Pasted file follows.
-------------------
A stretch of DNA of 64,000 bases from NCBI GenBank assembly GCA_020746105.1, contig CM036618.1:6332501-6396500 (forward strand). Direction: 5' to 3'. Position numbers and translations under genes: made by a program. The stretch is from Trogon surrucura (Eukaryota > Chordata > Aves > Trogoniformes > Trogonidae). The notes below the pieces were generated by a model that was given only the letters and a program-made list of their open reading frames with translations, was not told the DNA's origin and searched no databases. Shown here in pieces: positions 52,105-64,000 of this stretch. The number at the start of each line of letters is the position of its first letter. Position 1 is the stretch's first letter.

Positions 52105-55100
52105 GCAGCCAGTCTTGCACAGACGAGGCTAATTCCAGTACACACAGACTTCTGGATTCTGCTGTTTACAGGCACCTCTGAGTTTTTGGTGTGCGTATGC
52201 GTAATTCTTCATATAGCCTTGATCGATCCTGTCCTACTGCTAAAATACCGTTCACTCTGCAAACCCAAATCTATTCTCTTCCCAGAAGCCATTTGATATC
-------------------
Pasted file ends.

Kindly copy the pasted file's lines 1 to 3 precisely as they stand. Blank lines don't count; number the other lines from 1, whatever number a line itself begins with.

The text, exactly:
A stretch of DNA of 64,000 bases from NCBI GenBank assembly GCA_020746105.1, contig CM036618.1:6332501-6396500 (forward strand). Direction: 5' to 3'. Position numbers and translations under genes: made by a program. The stretch is from Trogon surrucura (Eukaryota > Chordata > Aves > Trogoniformes > Trogonidae). The notes below the pieces were generated by a model that was given only the letters and a program-made list of their open reading frames with translations, was not told the DNA's origin and searched no databases. Shown here in pieces: positions 52,105-64,000 of this stretch. The number at the start of each line of letters is the position of its first letter. Position 1 is the stretch's first letter.

Positions 52105-55100
52105 GCAGCCAGTCTTGCACAGACGAGGCTAATTCCAGTACACACAGACTTCTGGATTCTGCTGTTTACAGGCACCTCTGAGTTTTTGGTGTGCGTATGC